Corporate Role in National Competitiveness: Smart People + Good Tools + Information = Profit
What is the Secretary of Labor trying to tell us that the Director of Central Intelligence needs to help his staff to understand?
Robert David Steele – Vivas
Proceedings, Society of Photo-Optical Engineers (Spring 1994)
Original As Published (OSS ’93)
Full Text Online for Ease of Automated Translation
Vice President Al Gore, totally loyal to President Bill Clinton and discreetly avoiding the limelight, is never-the-less the *core* performer in the Clinton Administration. Our national competitiveness – and the profits of many corporations managed and owned by U.S. citizens – depend heavily on the outcome of Al Gore’s effort to “reinvent government”, and to create a National Information Infrastructure (NII). Both of these efforts depend in turn on many players, both in and out of government, but two of the players could have an especially substantive impact on how America does business as we enter the era of information warfare: the Secretary of Labor, and the Director of Central Intelligence (DCI).
Secretary of Labor Robert Reich, whose thoughts on this matter are presented in his recent book, The Work of Nations: Preparing Ourselves for 21st Century Capitalism (Vintage, 1991) has it right: the only way to increase our competitiveness is to invest in our people, providing them with continuing education, the best information handling tools money can buy, ready connectivity to other experts, and virtually unlimited access to information. Product, market sector, the nationality of the individual employee, even the activities of “Friendly Spies”’ are distractors.
Alvin Toffler, Peter Drucker, and others have clearly established that in the age of information warfare, information is not only the ultimate source of power, but is also, as Toffler illustrates so well in PowerShift: Knowledge, Wealth, and Violence at the Edge of the 21st Century (Bantam, 1992), a substitute for time, space, labor, and capital. Information, or better stated, information tailored to a corporation’s specific requirements, i.e. intelligence, is both the core input and the core output of the successful and hence sustainable.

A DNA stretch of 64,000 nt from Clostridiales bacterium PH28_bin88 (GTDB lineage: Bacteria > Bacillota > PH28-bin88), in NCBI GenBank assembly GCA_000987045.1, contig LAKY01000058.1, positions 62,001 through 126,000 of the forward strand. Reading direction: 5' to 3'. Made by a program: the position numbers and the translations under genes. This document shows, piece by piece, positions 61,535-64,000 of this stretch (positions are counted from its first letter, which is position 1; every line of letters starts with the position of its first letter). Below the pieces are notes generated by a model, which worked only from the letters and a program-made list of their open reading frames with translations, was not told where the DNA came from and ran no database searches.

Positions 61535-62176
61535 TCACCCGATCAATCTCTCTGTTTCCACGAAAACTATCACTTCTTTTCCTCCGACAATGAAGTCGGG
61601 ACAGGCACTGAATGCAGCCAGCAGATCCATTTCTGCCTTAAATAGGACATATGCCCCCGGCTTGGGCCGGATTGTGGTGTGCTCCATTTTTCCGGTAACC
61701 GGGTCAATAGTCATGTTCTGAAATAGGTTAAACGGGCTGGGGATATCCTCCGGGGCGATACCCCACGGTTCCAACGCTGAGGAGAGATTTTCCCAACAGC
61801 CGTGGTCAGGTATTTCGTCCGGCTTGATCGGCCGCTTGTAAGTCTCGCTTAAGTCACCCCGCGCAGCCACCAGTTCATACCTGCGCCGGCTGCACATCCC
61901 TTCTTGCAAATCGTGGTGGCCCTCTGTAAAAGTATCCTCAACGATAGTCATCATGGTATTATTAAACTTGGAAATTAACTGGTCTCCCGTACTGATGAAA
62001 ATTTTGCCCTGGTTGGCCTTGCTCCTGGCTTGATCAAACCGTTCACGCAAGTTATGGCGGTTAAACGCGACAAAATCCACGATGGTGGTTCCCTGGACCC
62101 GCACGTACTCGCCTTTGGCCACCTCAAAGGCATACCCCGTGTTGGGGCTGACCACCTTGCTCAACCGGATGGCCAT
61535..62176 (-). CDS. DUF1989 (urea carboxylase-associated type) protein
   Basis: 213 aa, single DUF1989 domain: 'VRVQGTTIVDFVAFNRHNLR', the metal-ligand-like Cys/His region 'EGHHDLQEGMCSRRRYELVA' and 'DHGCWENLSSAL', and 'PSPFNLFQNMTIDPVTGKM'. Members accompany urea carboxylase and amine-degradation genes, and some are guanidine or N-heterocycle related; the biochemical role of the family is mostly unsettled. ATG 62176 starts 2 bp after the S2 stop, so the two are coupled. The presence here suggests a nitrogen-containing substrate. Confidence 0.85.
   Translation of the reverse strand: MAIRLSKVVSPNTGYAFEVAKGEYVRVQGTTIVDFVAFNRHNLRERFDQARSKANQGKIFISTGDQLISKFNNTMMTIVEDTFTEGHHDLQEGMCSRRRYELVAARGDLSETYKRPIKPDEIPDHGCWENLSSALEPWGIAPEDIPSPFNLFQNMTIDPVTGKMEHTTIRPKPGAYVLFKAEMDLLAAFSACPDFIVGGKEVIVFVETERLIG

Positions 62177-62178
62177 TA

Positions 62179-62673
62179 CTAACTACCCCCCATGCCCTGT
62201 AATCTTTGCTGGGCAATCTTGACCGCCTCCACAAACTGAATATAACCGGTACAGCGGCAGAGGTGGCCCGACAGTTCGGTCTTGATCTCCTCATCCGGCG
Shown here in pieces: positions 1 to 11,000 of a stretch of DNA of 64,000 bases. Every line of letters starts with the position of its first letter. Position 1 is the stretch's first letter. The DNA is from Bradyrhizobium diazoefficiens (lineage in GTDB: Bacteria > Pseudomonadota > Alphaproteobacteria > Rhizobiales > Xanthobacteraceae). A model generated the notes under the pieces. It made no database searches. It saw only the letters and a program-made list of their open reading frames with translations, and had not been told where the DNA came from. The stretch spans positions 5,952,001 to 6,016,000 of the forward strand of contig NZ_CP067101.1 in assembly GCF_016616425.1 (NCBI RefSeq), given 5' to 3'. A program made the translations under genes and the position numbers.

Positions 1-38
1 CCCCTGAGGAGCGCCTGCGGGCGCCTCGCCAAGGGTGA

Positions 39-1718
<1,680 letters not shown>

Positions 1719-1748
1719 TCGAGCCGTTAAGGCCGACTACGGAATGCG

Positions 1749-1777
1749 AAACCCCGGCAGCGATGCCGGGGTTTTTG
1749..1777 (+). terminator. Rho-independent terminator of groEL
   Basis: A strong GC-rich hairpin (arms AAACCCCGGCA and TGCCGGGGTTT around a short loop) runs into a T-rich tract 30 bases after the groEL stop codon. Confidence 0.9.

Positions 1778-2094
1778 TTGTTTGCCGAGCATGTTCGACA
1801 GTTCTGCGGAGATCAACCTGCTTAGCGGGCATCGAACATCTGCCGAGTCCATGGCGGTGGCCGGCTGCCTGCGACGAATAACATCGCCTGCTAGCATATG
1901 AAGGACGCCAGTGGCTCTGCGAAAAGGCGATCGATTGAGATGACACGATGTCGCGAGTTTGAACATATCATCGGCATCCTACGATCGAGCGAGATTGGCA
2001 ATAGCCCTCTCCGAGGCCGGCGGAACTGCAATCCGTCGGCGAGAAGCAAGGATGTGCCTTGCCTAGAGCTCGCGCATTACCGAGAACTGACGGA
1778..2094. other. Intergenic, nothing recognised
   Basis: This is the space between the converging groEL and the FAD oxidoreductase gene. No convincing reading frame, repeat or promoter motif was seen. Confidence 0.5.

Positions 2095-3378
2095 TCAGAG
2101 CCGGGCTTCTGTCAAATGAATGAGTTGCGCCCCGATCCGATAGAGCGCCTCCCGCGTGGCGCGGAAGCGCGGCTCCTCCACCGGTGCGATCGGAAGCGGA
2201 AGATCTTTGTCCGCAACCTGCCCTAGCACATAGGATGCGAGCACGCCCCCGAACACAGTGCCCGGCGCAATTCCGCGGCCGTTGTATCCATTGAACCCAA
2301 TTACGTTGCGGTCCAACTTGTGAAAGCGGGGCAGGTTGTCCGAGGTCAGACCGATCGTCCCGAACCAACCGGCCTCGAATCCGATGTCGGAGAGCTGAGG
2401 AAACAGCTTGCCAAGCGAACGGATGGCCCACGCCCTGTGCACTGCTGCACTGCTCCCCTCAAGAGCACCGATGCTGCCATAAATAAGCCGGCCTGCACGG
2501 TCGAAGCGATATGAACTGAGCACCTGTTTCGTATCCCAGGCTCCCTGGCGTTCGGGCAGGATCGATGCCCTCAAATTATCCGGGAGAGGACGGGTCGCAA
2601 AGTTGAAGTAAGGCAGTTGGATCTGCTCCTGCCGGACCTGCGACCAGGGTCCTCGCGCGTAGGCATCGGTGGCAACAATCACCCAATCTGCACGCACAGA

The Director of Central Intelligence, James Woolsey, is under pressure to find ways to increase direct support to the U.S. business community by national intelligence agencies.
He is however being led down the wrong trail by his staff, focusing on how to provide industrial espionage services overseas and on how to disseminate classified information on foreign threats to our businesses. Instead, he should be focusing on what national intelligence can do to radically increase—in full partnership with the private sector—the robustness of our “information commons.”
There are those who believe that no less than one billion dollars a year should be realigned from within the intelligence community budget, in order to fund this critical element of the NII.